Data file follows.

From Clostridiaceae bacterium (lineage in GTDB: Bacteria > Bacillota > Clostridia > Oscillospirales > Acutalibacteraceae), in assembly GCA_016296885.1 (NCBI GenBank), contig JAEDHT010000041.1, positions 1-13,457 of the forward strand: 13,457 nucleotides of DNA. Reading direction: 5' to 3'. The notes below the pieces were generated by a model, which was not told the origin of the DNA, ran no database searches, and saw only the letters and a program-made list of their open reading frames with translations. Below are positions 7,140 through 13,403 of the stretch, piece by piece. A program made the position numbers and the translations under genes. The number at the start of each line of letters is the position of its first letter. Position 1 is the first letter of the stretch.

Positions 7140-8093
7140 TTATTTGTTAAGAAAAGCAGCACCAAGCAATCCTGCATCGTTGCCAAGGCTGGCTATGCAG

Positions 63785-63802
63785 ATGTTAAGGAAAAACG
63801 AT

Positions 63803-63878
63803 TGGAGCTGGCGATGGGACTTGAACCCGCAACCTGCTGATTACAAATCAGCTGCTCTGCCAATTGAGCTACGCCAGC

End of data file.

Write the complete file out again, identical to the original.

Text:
From Clostridiaceae bacterium (lineage in GTDB: Bacteria > Bacillota > Clostridia > Oscillospirales > Acutalibacteraceae), in assembly GCA_016296885.1 (NCBI GenBank), contig JAEDHT010000041.1, positions 1-13,457 of the forward strand: 13,457 nucleotides of DNA. Reading direction: 5' to 3'. The notes below the pieces were generated by a model, which was not told the origin of the DNA, ran no database searches, and saw only the letters and a program-made list of their open reading frames with translations. Below are positions 7,140 through 13,403 of the stretch, piece by piece. A program made the position numbers and the translations under genes. The number at the start of each line of letters is the position of its first letter. Position 1 is the first letter of the stretch.

Positions 7140-8093
7140 TTATTTGTTAAGAAAAGCAGCACCAAGCAATCCTGCATCGTTGCCAAGGCTGGCTATGCAG

Positions 63785-63802
63785 ATGTTAAGGAAAAACG
63801 AT

Positions 63803-63878
63803 TGGAGCTGGCGATGGGACTTGAACCCGCAACCTGCTGATTACAAATCAGCTGCTCTGCCAATTGAGCTACGCCAGC